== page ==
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Handling Wild Game Meats
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Venison - Processing and Cooking
  by Dean Stewart

After you have dressed your deer, you may decide to sharpen your knives and complete the job rather than go the professional route for processing. You will find these cutting instructions helpful.

picture of deer parts
  1. Rear shank
  2. Heel
  3. Round steak
  4. Rump and hip lion
  5. Loin chop or roast
  6. Rib chop or roast
  7. Top of shoulder or chuck
  8. Arm roast
  9. Front shank
  10. Breast
  11. Flank

Quartering and Cutting

While the deer is still hanging, remove the neck by following line F in the drawing. Saw the carcass down the center of the backbone, dividing it into two halves. Place the sides of venison inside down on a table and quarter by cutting between the last two ribs, line D, to ensure easy handling. If additional cutting is to be done, remove the legs by cutting close to and in front of the hipbone, line C, and between the 4th and 5th ribs, line E.

Cuts 1, 2, 3, 4, and 11

First, place leg outside down on the table and remove flank (No. 11). Cut rump (No. 4) from the round by following along line B, just below the pelvic bone. Slice No. 3 into five or six 3/4-inch round steaks. No. 2, the lower round or heel severed at line A, is suitable for a pot roast. Bone out shank (No. 1), grind meat, and use for deer sausage and deer burgers.

Loin and Ribs

Remove breast (No. 10) by cutting several inches from tenderloin muscle on the loin end (No. 5) and about 3 inches from the backbone on the rib end (No. 6) along line H. The loin and ribs, No. 5 and No. 6, can be cut into 3/4-inch chops or used as a roast.

Shoulder-Cuts 7, 8, and 9

The shoulder joint is prominent and cuts 7 and 8 can be separated along line H. If the joint cannot be found, use a saw to cut along line H. Saw off the shank (No. 9) and bone out along with cuts No. 10 and No. 8 and use for ground meat. Cut No. 7 makes a good pot roast.

Preserving, Preparing, and Cooking

Freezing is probably the most popular method of preserving venison whether you cut it and package it yourself or have it done professionally. Venison also lends itself well to curing, drying, and smoking.

When preparing venison, remove all the fat before cooking. If left on the meat, the fat imparts an unpleasant taste to the dish.

Prepare deer burgers by grinding fresh beef fat with the venison in the proportion of 2 pounds of fat to 10 pounds of venison. Add 1 ounce of sausage seasoning to each 3 pounds of sausage. When mixing your own ingredients, use 5 tablespoons salt, 3 tablespoons black pepper, and 2 tablespoons of sage for each 10 pounds of meat.

Cook venison by the same methods you use for beef of similar grade. After the fat has been removed, add suet, pork fat, or bacon to roast to keep meat from becoming dry. If barbecuing, pin strips of bacon on with toothpicks and baste with barbeque sauce.

When cooking steaks or chops, marinate first in Italian dressing to make meat tender. Cover steak with the dressing and let stand overnight. Drain and pan broil.

Basic Marinade

This is a basic marinade to aid the removal of gamey or wild taste. It may be used for venison, rabbit, squirrel, coon, or duck. Increase portions according to size of game so the meat is covered with marinade or turned so all sides are affected. It is most effective if allowed to marinate overnight. Before cooking, drain and wipe with a cloth or towel. DO NOT WASH. Prepare as desired.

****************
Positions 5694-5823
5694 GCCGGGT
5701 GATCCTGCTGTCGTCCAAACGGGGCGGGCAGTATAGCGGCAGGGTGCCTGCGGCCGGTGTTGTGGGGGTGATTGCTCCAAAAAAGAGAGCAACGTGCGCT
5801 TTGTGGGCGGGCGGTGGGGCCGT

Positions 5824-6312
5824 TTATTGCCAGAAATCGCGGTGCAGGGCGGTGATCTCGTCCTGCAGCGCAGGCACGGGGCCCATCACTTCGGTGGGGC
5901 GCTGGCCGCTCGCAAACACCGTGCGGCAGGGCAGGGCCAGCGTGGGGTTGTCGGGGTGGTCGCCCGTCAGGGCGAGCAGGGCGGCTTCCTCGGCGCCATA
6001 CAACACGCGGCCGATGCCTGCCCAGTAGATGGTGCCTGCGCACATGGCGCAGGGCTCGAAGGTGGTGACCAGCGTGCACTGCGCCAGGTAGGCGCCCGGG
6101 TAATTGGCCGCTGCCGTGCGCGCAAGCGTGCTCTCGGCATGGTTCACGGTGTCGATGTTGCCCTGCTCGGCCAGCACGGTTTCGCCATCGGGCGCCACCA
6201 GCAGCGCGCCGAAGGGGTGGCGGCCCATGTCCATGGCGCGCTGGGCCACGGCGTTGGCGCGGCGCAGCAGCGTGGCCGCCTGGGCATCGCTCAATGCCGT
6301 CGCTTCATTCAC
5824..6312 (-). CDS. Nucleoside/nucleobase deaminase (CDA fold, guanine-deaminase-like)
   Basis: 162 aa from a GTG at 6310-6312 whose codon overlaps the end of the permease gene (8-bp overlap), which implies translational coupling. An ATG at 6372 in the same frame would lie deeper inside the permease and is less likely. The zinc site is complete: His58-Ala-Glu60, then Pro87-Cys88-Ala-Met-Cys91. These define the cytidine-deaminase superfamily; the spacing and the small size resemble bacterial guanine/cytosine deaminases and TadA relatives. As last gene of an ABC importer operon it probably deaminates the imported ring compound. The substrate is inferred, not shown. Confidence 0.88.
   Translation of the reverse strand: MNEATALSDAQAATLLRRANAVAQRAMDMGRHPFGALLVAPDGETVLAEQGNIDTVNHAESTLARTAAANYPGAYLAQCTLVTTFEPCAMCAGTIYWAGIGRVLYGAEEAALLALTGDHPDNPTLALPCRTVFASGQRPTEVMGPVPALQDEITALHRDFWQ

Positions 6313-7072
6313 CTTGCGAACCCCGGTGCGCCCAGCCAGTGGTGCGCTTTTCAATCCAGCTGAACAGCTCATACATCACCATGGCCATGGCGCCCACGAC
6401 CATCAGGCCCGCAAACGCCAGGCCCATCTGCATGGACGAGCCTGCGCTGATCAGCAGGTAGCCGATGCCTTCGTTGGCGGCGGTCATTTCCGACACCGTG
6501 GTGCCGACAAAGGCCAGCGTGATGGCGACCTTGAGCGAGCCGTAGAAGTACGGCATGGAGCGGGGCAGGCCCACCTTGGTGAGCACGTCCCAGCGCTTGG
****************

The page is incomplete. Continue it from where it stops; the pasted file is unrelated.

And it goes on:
1 cup salad oil
1 cup vinegar
2 medium onions, sliced
1 cup chopped celery
1 clove garlic, chopped
Additional ingredients (optional)
1 tsp salt
1 tsp pepper
11/2 tbsp Worcestershire sauce
1 to 3 bay leaves

Venison Spaghetti

1 pound ground venison or sausage
1/4 cup olive oil
2 tbsp minced parsley
1 cup chopped onion
2 cloves garlic, minced
1 8-ounce can tomato puree
2 6-ounce cans tomato paste
2 tbsp Worcestershire sauce
Salt and pepper
1 8-ounce box spaghetti, cooked
Parmesan cheese

Brown venison in hot oil; add parsley, onions, and garlic. Cook until tender; add remaining ingredients except spaghetti and cheese. Simmer over low heat for 2 hours. Serve over spaghetti sprinkled with cheese. Yield: 6 servings.

Venison Chili

1/2 pound ground pork sausage
2 pounds venison, cubed
2 medium onions, chopped
1 medium bell pepper, chopped
2 cloves garlic, minced
3 tbsp chili powder
1 tbsp salt
2 15-ounce cans kidney beans
1 quart water
1/8 tsp red pepper, if desired
1 tsp paprika

In large saucepan, set on simmer, and brown pork sausage and venison. Remove sausage and venison from saucepan. Saute onions and bell pepper. Add sausage and venison; then add remaining ingredients and enough water to cover the meat. Simmer over low heat for 3 to 4 hours, stirring occasionally. Add remaining water as needed. Good served over rice. Yield: 8 to 10 servings.

Venison Roast

Venison Roast (rump or loin)

Follow directions for basic marinade to remove gamey flavor. When ready to cook, wipe off with a cloth or paper towel. Use sharp knife to punch holes deep into roast. Insert pieces of salt meat, onion, celery and garlic into each hole. Lay bacon strips across roast. Place on roasting rack, and cook in preheated oven at 325 degrees, 20 to 25 minutes per pound.


Revised and distributed by Dean Stewart, Extension Associate, Department of Wildlife and Fisheries.

Information Sheet 328
Extension Service of Mississippi State University, cooperating with U.S. Department of Agriculture. Published in furtherance of Acts of Congress, May 8 and June 30, 1914. Ronald A. Brown, Director

Copyright by Mississippi State University. All rights reserved.

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